F12, then click Console
F12, then click Console
-- Designed by Anish S. Tondwalkar import Graphics.Gloss.Data.Point import Graphics.Gloss.Geometry.Line -- A line is specified by two points (a point is a pair of Floats) data Line = L Point Point -- takes two lines instead of two points intersectLines (L a b) (L c d) = intersectLineLine a b c d
Remember, Haskell is pure.
(no modification of global variables)
Let's print out some output!
Create a file
Main.hs and write the following code
module Main where main = do putStrLn "Hello world!" putStrLn "main is a function" putStrLn "of type IO ()"
Run the code
Or just use
Or compile the code!
main is the "entry point of a Haskell program" *
It must be an IO type.
$ ghci Main.hs *Main> :t main main :: IO ()
It's like the
main from Java or C++. When you compile Haskell code, the
main function runs.
glues together multiple IO actions
do is a keyword in Haskell, like
main = do putStrLn "this line is the first IO action" putStrLn "putStrLn has type String -> IO ()" putStrLn "we are glueing together multiple IO ()"
Input is just as straight forward.
getLine function binds input to a variable.
module Main where main = do putStrLn "Why did the banker leave his job?" answer <- getLine putStrLn (if answer == "he lost interest" then "Correct!" else "Wrong!")
We have seen the
<- symbol before
[ x | x<-[1..10], even x ]
The symbol is pronounced "drawn from"
main = do input <- getLine putStrLn ("you wrote: " ++ input)
"input is drawn from getLine"
If you see IO, think side effects.
putStrLn displays something to your monitor. That's a side effect!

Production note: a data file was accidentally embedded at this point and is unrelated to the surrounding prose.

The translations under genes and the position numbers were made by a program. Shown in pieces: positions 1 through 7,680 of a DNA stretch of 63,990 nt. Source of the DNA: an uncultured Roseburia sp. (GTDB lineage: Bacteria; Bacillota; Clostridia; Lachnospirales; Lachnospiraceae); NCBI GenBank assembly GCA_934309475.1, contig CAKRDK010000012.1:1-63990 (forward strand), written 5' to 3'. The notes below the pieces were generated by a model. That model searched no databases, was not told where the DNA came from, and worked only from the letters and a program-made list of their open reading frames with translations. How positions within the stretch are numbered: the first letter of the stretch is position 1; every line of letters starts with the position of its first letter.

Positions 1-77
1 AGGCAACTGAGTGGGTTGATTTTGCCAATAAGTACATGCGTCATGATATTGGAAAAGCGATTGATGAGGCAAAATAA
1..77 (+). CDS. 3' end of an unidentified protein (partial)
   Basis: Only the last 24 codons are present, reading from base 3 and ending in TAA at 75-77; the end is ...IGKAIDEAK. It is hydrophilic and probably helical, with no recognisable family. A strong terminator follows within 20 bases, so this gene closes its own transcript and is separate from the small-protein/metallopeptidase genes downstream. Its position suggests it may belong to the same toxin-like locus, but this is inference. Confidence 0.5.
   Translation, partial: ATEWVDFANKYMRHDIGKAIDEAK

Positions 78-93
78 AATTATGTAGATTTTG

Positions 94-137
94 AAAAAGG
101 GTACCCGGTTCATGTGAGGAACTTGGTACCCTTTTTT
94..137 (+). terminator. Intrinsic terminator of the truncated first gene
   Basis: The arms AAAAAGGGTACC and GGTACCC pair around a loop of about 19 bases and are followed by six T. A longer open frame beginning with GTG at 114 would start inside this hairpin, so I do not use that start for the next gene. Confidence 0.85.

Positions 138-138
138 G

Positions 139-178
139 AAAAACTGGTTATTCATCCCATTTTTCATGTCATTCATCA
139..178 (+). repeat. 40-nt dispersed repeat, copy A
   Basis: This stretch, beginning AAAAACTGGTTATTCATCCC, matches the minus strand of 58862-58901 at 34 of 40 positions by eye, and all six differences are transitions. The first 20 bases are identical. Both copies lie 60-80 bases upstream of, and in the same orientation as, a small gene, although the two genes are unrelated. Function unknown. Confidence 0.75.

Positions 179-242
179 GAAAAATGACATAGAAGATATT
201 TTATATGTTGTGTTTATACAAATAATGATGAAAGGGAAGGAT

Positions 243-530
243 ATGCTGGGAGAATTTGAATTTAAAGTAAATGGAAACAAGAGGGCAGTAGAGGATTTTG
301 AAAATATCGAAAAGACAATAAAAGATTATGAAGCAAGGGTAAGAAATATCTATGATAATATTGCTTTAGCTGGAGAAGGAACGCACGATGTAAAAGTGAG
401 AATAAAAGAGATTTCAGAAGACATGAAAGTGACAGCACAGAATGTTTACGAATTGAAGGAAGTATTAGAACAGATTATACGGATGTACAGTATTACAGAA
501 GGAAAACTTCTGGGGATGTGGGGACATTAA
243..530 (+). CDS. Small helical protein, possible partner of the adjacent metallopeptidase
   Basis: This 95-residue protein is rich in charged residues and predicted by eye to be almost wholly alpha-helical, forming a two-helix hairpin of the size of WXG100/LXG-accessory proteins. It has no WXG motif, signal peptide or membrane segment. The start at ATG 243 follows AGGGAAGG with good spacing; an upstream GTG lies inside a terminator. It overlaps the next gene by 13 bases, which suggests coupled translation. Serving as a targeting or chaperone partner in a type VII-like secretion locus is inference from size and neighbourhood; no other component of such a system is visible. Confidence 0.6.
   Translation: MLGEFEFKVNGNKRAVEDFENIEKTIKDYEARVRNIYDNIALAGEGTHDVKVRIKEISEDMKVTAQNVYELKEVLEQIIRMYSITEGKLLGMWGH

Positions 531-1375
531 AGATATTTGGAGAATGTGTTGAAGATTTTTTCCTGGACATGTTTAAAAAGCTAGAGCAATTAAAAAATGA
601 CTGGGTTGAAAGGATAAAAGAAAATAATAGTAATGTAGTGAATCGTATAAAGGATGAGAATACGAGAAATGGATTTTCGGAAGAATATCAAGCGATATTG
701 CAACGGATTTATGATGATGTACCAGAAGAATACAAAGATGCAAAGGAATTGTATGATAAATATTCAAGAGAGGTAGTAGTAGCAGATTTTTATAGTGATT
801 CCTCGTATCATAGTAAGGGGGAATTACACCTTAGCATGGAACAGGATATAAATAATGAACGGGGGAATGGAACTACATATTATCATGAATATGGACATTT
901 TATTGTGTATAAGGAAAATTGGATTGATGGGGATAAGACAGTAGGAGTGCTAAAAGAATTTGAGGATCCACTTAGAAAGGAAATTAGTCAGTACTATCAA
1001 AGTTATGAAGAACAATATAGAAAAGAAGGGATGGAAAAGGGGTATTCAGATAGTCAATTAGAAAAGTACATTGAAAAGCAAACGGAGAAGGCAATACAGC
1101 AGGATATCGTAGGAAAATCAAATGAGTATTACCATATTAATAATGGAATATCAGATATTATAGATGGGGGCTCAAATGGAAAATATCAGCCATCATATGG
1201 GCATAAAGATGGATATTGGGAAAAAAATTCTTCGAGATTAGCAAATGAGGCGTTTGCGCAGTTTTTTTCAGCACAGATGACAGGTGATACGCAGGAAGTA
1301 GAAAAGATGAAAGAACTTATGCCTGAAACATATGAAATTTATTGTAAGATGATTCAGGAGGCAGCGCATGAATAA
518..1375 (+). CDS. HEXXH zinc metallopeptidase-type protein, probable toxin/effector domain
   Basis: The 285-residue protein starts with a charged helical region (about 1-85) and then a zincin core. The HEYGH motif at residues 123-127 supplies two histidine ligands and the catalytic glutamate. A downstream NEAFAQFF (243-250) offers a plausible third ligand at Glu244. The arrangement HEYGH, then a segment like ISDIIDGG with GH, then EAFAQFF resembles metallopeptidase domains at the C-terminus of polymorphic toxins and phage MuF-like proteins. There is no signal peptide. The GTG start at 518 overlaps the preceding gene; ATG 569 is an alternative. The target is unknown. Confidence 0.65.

putStrLn gives back nothing, ()
Prelude> :t putStrLn putStrLn :: String -> IO ()
getLine gives back a String to use
Prelude> :t getLine getLine :: IO String
Side-effects are isolated into I/O actions.
Pure code is separated from impure operations.
I/O actions only exist within other I/O actions.
return is a function that "makes an I/O action out of a pure value" *
Prelude> :t return return :: Monad m => a -> m a
return "hello" :: IO String
It's pretty much the opposite of the
main = do input <- return "hello" putStrLn input
return packs up a value into an IO box.
<- extracts the value out of an IO box.
In this program, we exit when the input is "y"
module Main where main = do putStrLn "quit the program? y/n" ans <- getLine if ans /= "y" then do putStrLn "not quitting" main else return ()
return () has the type IO ()
We create an IO that doesn't do anything so that the program could exit.
The when function from Control.Monad module looks nicer
when :: Monad m => Bool -> m () -> m ()
sequence evaluates each IO action from a list of actions and returns a list of IO outputs
sequence :: Monad m => [m a] -> m [a]
Prelude> sequence [getLine, getLine] hello world ["hello","world"]
Prelude> sequence (map print [1,2]) 1 2 [(),()]
print is equivalent to putStrLn.show
mapM takes care of the sequencing stuff
Prelude> mapM print [1,2,3] 1 2 3 [(),(),()]
and mapM_ is the same but doesn't output anything afterwards
Prelude> mapM_ print [1,2,3] 1 2 3
interact makes I/O really easy.
interact on a String -> String function and you're done!
module Main where main = interact countChars countChars :: String -> String countChars str = let allLines = lines str lengths = map (show.length) allLines in unlines lengths
module Main where import System.IO main = do theInput <- readFile "input.txt" putStrLn (countLines theInput) countLines :: String -> String countLines str = (show (length (lines str)))
Writing to file is done with writeFile
writeFile will overwrite the file. Use appendFile if you'd like to append instead
module Main where import System.IO main = do putStrLn "writing to file..." writeFile "output.txt" ['A'..'Z']
Write an IO program that reverses textgiven a file containing some text, create an output file with everything in reverse